Boonies, 46%; Small Towns, 33%; Suburbs, 27%; Cities, 24%

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These would be the precentages of people who “definitely plan to vote to reelect President Trump” in 2020.

And here’s more revealing information, from the same poll.

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In each type of location, let’s compare the percentage of “definite Trump 2020 voters” to the “view Republican Party favorably” share. To make this easy:

 

 

Location

 

Percentage Viewing Republican Party Favorably

 

Percentage Definitely Planning to Vote for Trump in 2020

 

Col. 2 Minus Col. 3: Percentage of the Population who Identify as Republican but may not Vote for Trump in 2020
Rural Areas 58 46 12
Small Towns 37 33 4
Suburbs 41 27 14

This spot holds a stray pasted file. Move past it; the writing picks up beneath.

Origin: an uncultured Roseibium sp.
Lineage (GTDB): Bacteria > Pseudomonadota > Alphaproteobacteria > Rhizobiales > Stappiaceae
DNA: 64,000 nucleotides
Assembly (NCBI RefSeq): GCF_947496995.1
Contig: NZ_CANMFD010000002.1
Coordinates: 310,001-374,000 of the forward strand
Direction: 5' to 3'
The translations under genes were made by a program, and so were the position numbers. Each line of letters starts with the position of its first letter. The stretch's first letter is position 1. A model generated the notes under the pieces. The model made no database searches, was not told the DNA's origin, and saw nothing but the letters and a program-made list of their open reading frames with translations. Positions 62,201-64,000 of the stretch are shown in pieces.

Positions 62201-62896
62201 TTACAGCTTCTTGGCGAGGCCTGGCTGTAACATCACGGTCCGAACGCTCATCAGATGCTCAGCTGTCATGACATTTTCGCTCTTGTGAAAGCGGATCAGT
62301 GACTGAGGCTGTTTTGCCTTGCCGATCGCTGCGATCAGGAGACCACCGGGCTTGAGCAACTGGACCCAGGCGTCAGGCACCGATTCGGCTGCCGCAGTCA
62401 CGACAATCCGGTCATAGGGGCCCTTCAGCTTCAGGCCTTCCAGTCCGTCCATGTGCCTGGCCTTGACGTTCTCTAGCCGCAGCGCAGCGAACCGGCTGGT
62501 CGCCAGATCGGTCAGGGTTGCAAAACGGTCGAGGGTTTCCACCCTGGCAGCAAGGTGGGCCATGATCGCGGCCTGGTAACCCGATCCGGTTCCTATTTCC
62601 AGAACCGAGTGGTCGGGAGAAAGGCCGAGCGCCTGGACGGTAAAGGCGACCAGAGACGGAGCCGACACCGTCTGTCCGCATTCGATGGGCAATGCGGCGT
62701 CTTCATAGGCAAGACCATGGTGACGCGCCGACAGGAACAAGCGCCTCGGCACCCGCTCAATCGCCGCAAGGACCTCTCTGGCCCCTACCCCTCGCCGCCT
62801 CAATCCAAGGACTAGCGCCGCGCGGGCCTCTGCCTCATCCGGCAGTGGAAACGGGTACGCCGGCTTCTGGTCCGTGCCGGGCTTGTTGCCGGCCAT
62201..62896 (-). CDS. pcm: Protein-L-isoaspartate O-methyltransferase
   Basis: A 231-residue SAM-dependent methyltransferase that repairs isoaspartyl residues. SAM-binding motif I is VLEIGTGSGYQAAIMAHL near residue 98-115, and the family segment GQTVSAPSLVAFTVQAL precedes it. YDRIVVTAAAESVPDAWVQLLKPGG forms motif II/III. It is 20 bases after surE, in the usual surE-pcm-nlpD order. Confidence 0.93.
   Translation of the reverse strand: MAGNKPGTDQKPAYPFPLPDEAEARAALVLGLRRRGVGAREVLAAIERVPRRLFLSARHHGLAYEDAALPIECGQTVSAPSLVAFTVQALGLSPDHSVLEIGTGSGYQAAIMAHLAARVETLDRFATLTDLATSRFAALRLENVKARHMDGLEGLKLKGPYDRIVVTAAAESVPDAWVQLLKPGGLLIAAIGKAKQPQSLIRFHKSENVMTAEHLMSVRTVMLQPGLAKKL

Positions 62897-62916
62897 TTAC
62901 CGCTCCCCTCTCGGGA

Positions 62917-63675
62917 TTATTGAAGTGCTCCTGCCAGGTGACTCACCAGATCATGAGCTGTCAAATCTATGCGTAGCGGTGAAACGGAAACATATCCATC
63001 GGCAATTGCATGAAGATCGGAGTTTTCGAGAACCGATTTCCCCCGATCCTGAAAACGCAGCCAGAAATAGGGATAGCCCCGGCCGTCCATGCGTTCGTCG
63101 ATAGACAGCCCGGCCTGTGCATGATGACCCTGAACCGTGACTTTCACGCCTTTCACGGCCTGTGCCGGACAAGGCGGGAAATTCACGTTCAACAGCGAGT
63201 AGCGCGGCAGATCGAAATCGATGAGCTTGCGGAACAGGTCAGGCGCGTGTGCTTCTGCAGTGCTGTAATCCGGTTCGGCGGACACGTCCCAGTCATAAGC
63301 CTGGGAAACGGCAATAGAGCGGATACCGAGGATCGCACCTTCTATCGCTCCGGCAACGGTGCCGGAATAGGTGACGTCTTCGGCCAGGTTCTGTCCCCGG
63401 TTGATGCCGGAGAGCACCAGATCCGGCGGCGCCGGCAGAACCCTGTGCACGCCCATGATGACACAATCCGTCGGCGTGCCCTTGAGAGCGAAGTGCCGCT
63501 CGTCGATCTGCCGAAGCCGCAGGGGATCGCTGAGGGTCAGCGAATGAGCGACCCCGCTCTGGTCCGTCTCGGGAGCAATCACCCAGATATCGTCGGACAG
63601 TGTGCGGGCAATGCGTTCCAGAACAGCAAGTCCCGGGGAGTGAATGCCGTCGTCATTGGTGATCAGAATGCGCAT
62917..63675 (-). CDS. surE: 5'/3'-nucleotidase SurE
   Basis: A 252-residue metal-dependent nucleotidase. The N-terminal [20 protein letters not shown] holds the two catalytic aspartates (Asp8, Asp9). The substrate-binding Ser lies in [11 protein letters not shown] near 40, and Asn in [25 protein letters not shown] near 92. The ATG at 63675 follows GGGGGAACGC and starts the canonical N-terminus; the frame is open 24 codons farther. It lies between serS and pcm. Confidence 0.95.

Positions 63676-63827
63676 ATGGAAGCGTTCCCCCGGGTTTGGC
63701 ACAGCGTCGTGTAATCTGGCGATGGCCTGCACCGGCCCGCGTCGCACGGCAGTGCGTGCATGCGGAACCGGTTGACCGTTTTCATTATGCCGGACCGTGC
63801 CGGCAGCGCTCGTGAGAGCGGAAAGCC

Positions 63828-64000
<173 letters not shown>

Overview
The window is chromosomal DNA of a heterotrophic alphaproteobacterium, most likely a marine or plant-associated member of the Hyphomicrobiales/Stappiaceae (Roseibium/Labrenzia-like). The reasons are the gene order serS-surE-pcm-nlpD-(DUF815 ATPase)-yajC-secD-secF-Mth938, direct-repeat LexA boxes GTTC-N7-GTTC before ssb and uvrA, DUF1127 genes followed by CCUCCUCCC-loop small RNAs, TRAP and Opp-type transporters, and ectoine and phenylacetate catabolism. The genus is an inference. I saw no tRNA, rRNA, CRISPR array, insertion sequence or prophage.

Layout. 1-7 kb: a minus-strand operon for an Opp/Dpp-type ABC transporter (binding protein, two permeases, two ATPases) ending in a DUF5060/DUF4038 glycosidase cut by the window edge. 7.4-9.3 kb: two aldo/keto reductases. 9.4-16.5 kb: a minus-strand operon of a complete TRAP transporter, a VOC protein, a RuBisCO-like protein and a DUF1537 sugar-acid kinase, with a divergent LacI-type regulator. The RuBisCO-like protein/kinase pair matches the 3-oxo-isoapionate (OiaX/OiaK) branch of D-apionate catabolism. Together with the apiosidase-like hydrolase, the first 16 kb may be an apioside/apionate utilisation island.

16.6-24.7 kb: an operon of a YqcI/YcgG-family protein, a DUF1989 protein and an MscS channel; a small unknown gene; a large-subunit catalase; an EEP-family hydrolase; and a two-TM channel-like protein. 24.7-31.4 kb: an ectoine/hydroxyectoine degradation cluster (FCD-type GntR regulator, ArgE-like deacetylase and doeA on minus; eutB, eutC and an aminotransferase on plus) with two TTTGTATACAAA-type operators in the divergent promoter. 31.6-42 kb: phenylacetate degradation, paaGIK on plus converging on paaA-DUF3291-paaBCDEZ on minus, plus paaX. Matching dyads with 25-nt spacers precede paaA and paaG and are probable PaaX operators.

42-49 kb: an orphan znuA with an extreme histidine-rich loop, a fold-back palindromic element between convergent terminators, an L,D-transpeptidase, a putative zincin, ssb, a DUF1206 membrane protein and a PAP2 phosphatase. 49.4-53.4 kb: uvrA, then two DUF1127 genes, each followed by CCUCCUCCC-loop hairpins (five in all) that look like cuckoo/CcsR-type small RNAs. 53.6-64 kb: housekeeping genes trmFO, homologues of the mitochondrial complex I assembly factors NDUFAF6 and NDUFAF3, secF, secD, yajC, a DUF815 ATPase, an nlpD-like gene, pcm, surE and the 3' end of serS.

Cities 39 24 15

The people in column four are self-identified Republicans whose frontal lobes still show some signs of activity: perhaps they have not yet jumped off the Trump Train, but they are willing to tell a pollster that they are considering the move.

To look at these data in yet another way, let’s divide column 4 into column 2—e.g., 12 ÷ 58—to identify the percentages of self-identified Republicans who might be ready to get down out of the clown car:

Location Percent of Self-Identified Republicans Getting Tired of Trump’s Act
Rural Areas 21
Small Towns 11
Suburbs 34
Cities 38

You may tell me that it’s my confirmation bias that has led me to cite these data—specifically, that I’m looking for evidence to confirm my intuition that the Trump base is, collectively speaking, probably not quite as brain dead as one might suppose.

I admit to having that intuition.

I admit to being attuned to evidence that might support that intuition.

And, lo and behold, here is some evidence that does in fact support it.